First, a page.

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As fashion week takes center stage and hundreds of fashion houses display their new collections, it’s easy to get lost in the excitement of new prints, fabrics, and statements. What’s the new trend this season? Are we going for minimalist or maximalist? What styles will we see trickle down to more affordable brands and become synonymous with the season? 

There’s nothing inherently wrong with fashion design. It’s an incredibly creative and exciting industry that has shaped history. However, as the fashion weeks roll by, it’s difficult to ignore how they may be hurting the sustainable fashion movement. 

How Fashion Houses Encourage Trend Cycles

When we look at fashion in ‘seasons’ we encourage trend cycles and the idea that clothes become old and unimportant after a short period. It’s all about what’s new, and not how we can continue to wear and honor the clothes we already own. Yes, fashion shows – especially from top designers – are considered a form of art, but they are also an advertisement for what to buy. 

Naturally, not everyone can afford to buy new season Chanel or Gucci, but that doesn’t mean that they don’t get roped into thinking like that. If you watch several fashion shows and analyze their garments, then walk into a large fast fashion store a couple of weeks later, you’ll notice some similarities. In 2017, Zara was accused of copying Balenciaga and Yeezy sneakers, and Forever 21 has had several copycat instances. Shein has been under fire for stealing several indie fashion brand’s designs and turning them into cheap disposable garments. 

Does this mean large fashion brands are responsible for fast fashion? No. But they do contribute to the problem, even if the two worlds seem miles apart sometimes. 

Fashion Bloggers and Overconsumption

Then there are the fashion bloggers. These women (and a few men) are an important part of the fashion community. They bring the fashion houses to the world of social media and style trendy pieces to appeal to a larger audience. You may not want to wear the new Dior bag when you see it on the runway, but once you come across a picture of your favorite blogger wearing it casually to coffee, your opinion might change. 

Once again, there’s nothing inherently wrong with being a fashion blogger, but it still encourages trend cycles and overconsumption. This is all about marketing and convincing people to buy a product that they don’t actually need or really even want. 

The bottom line is that every aspect of the fashion industry is connected, and overconsumption and unsustainable practices are at the root of fashion weeks designed to sell, sell, sell. 

Who’s Making a Difference? 

There are a few brands out there working to change things. Here are a few of our favorites.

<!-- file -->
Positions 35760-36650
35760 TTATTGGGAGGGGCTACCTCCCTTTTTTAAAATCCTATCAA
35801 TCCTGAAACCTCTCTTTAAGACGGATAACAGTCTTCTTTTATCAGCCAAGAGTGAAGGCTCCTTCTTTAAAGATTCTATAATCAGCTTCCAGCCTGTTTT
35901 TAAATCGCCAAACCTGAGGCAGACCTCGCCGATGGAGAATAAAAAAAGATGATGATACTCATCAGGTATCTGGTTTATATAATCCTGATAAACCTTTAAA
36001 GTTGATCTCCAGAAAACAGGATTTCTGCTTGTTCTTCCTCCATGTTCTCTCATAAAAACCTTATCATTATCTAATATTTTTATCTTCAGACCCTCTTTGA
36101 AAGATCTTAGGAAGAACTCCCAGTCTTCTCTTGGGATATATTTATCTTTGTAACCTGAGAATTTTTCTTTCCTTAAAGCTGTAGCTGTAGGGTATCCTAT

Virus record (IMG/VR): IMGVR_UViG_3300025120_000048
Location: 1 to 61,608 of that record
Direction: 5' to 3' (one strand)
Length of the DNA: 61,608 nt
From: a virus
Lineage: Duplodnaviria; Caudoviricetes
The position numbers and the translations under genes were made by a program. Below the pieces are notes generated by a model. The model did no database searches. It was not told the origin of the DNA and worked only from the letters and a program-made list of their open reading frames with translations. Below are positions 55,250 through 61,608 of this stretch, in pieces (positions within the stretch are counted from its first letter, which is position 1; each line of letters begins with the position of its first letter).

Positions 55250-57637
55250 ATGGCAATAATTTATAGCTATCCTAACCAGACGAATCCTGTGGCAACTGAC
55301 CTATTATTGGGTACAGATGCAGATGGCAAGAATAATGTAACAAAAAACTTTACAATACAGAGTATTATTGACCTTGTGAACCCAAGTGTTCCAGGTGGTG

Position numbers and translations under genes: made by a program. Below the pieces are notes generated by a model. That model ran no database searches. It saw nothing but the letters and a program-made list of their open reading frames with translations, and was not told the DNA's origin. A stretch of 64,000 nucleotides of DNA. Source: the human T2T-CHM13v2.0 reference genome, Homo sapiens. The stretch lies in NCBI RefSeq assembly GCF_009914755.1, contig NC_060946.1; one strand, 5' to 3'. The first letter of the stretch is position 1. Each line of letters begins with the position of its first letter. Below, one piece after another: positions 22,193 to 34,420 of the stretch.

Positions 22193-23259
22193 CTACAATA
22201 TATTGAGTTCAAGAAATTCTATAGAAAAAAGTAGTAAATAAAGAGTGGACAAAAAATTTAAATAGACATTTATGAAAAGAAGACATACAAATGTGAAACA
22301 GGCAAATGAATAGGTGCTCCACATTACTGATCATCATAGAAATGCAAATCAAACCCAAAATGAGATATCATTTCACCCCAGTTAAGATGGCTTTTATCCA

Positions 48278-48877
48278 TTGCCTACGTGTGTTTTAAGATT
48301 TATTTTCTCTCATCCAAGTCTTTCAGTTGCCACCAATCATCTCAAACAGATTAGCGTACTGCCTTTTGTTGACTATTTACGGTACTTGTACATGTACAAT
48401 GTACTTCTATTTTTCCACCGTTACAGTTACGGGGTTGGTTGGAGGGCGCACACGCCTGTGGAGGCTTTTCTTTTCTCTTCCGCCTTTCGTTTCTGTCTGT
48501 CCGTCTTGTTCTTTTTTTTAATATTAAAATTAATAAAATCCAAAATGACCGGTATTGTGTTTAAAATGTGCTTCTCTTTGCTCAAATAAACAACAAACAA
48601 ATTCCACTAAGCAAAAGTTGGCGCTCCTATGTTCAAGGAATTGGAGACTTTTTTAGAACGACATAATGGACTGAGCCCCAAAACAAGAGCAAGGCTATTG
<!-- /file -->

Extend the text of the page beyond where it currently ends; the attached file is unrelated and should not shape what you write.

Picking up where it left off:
1. Bode

Most of the clothing from Emily Bode is made from antique or pre-made fabrics and has a nostalgic and comforting feel to them. However, it’s not just Bode’s sustainable textile sourcing that makes the brand stand out

As an employer, Bode has teams of craftspeople in Peru, India, and New York. During the pandemic, she made a point to continue employing Garment District factories, even when other fashion brands were canceling their orders. 

You can also go get any Bode garment mended at her new tailoring shop which encourages buyers to wear their clothes as much as possible, knowing that they’ll be able to get a hole sewn up or a seam fixed from day-to-day wear-and-tear. 

The pairing of sustainable upcycling and mindful business-owning makes Bode a brand to keep an eye out for. 

2. Calle De Mar


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This non-seasonal knitwear brand designed by Aza Zeigler makes easy-to-wear knits in the form of bandeaus, shorts, bodysuits, Pants, cardigans, and more. In an interview, Zeigler stressed that all the clothes are “made in the USA and strive to keep the working conditions of our factories safe and happy.”

Being non-seasonal gives Calle De Mar sustainable bonus points because they aren’t as focused on turning out new trends. Instead, they strive to focus on quality, not quantity. 

3. Tigra Tigra 


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When it comes to making low-energy garments, Tigra Tigra has excelled. All of Tigra Tigra’s colorful textiles are made using low-impact and traditional techniques that date back as far as the Ottoman Empire in India. All their textiles are made with hand-powered looms, so textile production doesn’t require any electricity. 

Tigra Tigra has a ready-to-wear collection and a home collection. There’s a celebration of color and texture in all of the pieces. 

It’s difficult loving clothes and watching fashion week knowing that fashion is one of the most polluting industries on Earth. Surely, there’s a way to continue celebrating clothing without killing the world in the process.

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